Together with this great expert, we review the main families of bonbon fillings and the characteristics to take into account to create them, included in the well-known book.
Main aspects when preparing fillings
In this regard, the serving temperature is important. Except butter-based bonbons, all chocolate fillings described in this book are to be eaten at a temperature between 18ºC and 20ºC.
Finally, I believe that it is important to show differentiated textures within a range of products. And we, as professionals, must know how to create them.
Taste is the whole of sensations perceived through the specific organs located in the mouth and nostrils.
The physical connection between the olfactory and taste organs makes it very difficult to separate smell from taste. Therefore, we will refer to taste and aroma as a whole.
Other non-formally taste-olfactory sensations such as tactile or thermal may influence taste and aroma as well.
Format will be crucial as regards the visual aspect of the product once it is finished.
According to the characteristics of the filling, we may:
- Pipe into frame to be cut with the help of a guitar slicer
- Pipe and shape with a piping bag
- Pipe into lined molds
- Pipe into capsule molds for later coating
- Pipe into starch
- Pipe into silicone molds
- Roll out the dough
- Extrude in machine
We will indiscriminately use any of these systems depending on the characteristics of the filling and the means at our disposal.The combination of the aforementioned techniques can create new imaginative and productive shapes.
Preservation is fundamental for the preparation of chocolate products.
Unlike other confectionery products, which are eaten in a short time and also preserved in refrigerator and/or freezer, our fillings, usually prepared with the same raw materials, require a longer preservation period and storage conditions at higher temperatures.
Besides, since consumers often perceive bonbons as a fresh product, they are not eaten immediately after purchased.
Each one of the filling categories that will be discussed later, have different preservation periods.
There are products rich in sugars such as marzipan, fondant or nougat and others which are dry such as pralines and giandujas. From the microbiological point of view, they are not very fragile and easy to preserve.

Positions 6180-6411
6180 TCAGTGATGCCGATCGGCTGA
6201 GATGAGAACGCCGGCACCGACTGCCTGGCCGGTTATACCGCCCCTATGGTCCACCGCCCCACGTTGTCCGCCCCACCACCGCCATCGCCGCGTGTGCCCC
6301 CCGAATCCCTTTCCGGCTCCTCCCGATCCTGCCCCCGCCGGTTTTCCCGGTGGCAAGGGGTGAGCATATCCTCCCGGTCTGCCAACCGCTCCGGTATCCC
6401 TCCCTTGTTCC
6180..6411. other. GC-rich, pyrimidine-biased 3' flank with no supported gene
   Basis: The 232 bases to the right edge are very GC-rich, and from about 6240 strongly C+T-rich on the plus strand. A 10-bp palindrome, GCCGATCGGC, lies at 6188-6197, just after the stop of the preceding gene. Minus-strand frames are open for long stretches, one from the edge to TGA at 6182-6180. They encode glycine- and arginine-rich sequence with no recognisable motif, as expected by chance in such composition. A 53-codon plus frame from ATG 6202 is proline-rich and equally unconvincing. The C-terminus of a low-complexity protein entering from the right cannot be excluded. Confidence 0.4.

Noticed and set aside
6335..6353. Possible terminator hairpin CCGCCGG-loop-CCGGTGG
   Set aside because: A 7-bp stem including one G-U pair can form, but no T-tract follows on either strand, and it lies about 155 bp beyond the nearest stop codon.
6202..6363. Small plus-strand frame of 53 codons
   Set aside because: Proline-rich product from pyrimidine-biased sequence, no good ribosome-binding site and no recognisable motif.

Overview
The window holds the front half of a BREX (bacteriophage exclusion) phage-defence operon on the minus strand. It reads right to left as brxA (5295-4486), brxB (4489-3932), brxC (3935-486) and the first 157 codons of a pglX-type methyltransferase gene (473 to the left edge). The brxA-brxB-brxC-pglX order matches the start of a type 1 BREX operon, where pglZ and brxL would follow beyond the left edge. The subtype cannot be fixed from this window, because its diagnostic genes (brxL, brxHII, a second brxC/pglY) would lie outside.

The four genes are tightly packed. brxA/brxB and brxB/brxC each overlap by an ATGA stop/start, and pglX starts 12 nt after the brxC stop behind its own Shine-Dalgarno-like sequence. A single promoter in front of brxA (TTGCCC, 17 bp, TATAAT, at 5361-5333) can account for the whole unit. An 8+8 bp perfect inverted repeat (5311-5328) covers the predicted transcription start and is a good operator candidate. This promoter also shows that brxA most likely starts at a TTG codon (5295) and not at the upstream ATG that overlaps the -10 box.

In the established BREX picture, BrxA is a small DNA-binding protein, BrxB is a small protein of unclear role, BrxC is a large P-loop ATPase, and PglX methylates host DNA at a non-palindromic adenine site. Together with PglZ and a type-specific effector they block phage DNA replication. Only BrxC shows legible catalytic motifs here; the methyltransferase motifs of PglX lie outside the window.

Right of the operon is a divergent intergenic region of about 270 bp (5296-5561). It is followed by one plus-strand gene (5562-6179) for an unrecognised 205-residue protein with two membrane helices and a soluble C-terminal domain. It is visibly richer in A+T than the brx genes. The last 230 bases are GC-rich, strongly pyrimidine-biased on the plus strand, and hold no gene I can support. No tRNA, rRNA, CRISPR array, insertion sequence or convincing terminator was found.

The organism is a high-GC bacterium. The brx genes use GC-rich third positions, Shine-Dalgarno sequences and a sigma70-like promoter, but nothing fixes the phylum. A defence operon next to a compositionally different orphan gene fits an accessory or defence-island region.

In any case, to ensure proper preservation we must bare in mind four points common to all fillings:
- Temperature action
- Level of pH in the dough
- Aw (Activity of water)
To achieve the characteristics previously mentioned: texture, taste, format, preservation, we must work on two fundamental aspects: FORMULATION and PREPARATION.
Formulation allows us to calculate in percentages the different ingredients used in the recipe and thus obtain a clear picture of what our product will be like.
We have used percentages for 4 or 5 years in all our confectionery and chocolate recipes, which have allowed us to have a greater capacity for the analysis of each product.
It is as easy as using a simple Excel-like spreadsheet.
During this process we must bear in mind the following factors:
- Know the characteristics of the raw materials to be used (see section on Raw Materials).
- Choose the raw materials needed for each preparation.
- Formulate the recipe on the basis of some texture and flavor criteria.
- Formulate the recipe on the basis of the expected preservation period. It is in the formulation stage when we must predict the desired preservation period.
- Choose the preparation system to be followed and set the parameters needed to control temperature, processes, etc.
- Work according to the established hygiene criteria.
- Weigh ingredients rigorously.
- Carry out the process properly (mixtures, emulsions, respect temperatures when cooking, etc.).
- Cover doughs once finished for their proper crystallization, cooling, maturing, etc.
- If you will coat the filling by hand or with the help of a machine, paint the base with paint for frame molds (see page 529). Turn over and cut.
- Try to speed up the process as much as possible in order to finish the product and store it quickly at the desired temperature and humidity.
Main filling categories
To make this theoretical section easier to understand, we have classified the different product according to their filling. Not all possible fillings are mentioned, but we have included all the fillings described in this book.
One of their ingredients contains water, or water takes part during the preparation process although it is later evaporated.
With some of them, it is necessary to do an emulsion during the process, such is the case with truffles or ganachés, while with others we will obtain concentrated sugar solutions mixed with other elements, such as liquor bonbon, fruit paste, etc. As we study the different kinds, we will see all this in detail. Among the water-based fillings we find the following types:
- Truffles or ganaches
- Jellied products
- Soft caramel
None of their ingredients contain water, thus, they are made up of solids (sugar, dried fruit solids, etc.) and fat of different kinds. They will be mixtures of oils and fats with suspended solid ingredients. The fat-based fillings are:
It is important to be aware of the current labelling regulations.
Here we share the introduction to the technique for making bonbons. Make sure to check out the rest of this ample chapter from Chocolate, one of the most extensive in the entire book.